• Turn on the hot tap water and rinse the drain hole with more water.
  • Repeat if you feel it’s necessary.

3. Use vinegar and baking soda.

Vinegar and baking soda are the world’s classics when it comes to drain clog removal. This is a fast and simple solution you might not even have to spend a penny on because you most likely already have these ingredients in your kitchen.

  • Pour some boiling water down the drain. The more the better — you can pour a whole kettle in there.
  • Then add 0.5 — 1 cup of baking soda and leave it for a few minutes.
  • Now mix boiling water and vinegar in 1:1 proportion and pour it on top of the baking soda.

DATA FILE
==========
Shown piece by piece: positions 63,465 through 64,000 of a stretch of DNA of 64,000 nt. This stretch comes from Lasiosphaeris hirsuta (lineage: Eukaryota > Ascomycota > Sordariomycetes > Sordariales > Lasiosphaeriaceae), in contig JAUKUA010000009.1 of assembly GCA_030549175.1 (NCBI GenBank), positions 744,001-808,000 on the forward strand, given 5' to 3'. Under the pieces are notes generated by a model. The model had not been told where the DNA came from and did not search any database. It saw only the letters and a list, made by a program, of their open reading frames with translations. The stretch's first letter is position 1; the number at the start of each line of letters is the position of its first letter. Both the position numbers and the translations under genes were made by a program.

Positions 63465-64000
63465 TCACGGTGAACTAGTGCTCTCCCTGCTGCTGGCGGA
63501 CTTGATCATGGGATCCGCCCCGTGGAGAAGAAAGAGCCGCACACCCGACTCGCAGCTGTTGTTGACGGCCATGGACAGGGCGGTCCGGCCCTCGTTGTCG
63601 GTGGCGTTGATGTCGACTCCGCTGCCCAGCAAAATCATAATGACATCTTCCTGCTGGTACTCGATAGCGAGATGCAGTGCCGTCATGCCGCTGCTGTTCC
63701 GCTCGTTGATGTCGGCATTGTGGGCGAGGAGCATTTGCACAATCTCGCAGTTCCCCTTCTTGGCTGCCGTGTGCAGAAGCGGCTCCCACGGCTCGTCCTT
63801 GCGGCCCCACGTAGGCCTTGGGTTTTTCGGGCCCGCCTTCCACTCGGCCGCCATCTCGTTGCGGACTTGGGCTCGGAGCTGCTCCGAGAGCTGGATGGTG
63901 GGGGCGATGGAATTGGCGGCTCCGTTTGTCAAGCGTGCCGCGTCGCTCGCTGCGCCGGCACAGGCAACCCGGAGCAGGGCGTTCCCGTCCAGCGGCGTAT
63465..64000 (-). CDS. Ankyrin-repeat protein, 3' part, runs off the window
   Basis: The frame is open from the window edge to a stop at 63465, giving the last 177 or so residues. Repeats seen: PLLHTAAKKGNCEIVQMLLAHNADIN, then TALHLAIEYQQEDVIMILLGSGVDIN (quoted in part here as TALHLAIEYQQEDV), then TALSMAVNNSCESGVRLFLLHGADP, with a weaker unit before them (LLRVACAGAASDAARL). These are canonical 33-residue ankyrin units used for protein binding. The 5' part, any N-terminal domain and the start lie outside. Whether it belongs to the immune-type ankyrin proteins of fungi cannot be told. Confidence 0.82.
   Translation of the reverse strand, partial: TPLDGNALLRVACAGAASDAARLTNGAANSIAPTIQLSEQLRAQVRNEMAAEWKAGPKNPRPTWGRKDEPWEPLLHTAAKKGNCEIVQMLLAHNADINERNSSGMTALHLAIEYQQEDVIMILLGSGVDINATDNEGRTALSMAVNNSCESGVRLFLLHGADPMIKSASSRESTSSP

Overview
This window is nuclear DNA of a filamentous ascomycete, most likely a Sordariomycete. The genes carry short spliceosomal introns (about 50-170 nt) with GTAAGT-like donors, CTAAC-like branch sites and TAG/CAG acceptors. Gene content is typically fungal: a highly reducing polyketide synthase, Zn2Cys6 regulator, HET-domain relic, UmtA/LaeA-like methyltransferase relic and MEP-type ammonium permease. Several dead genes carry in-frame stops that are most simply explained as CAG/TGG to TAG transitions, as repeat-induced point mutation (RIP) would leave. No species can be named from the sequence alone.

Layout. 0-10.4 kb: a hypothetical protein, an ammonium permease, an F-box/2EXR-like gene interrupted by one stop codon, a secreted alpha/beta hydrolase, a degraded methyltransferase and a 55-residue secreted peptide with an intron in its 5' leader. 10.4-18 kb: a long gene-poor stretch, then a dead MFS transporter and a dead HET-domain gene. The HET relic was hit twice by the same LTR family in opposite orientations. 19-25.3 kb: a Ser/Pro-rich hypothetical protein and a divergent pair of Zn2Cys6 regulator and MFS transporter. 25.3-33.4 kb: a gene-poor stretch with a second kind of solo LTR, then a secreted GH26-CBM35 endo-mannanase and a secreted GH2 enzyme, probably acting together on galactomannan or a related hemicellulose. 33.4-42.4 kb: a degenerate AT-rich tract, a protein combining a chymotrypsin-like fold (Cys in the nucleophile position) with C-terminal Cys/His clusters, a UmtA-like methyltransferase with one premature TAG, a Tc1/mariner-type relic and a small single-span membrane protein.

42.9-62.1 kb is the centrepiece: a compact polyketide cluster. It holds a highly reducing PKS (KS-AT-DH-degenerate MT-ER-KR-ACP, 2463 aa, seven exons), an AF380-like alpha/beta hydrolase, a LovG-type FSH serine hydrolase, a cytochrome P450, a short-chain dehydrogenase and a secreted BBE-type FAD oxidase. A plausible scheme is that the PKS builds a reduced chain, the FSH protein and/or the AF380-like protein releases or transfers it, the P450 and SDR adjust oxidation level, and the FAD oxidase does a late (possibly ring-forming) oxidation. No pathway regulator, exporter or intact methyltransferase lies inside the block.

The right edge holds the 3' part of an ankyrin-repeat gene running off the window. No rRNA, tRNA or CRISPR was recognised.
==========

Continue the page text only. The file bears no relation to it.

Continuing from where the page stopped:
• Cover the drain to make the mixture work its magic inside. You can use a plug, a plunger, or anything else — just don’t let it come out.
  • To top it off, pour another cup of hot water inside. Perfect!

4. Try the magic of Alka-Seltzer.

Here’s another way to remove mild clogs — but only those that don’t include hair, the pills can’t cope with that.

  • Throw 2 Alka-Seltzer pills down the drain hole.
  • Top them with a cup of vinegar and wait until the chemical reaction stops.
  • Pour some boiling water inside to make sure the clog goes away.
  • Repeat if needed.

5. Hit the enemy with caustic soda.

Sodium hydroxide is a magic chemical that has the ability to turn some hard substances into liquids. It’s used as an ingredient in anti-clog remedies, making them especially powerful, because it can even break up hair and other debris. To make use of this magic ingredient:

  • Take a bucket and fill it with 3 liters of cold water.
  • Add 750 ml of liquid caustic soda to the bucket and mix thoroughly (don’t touch it with your bare hands!)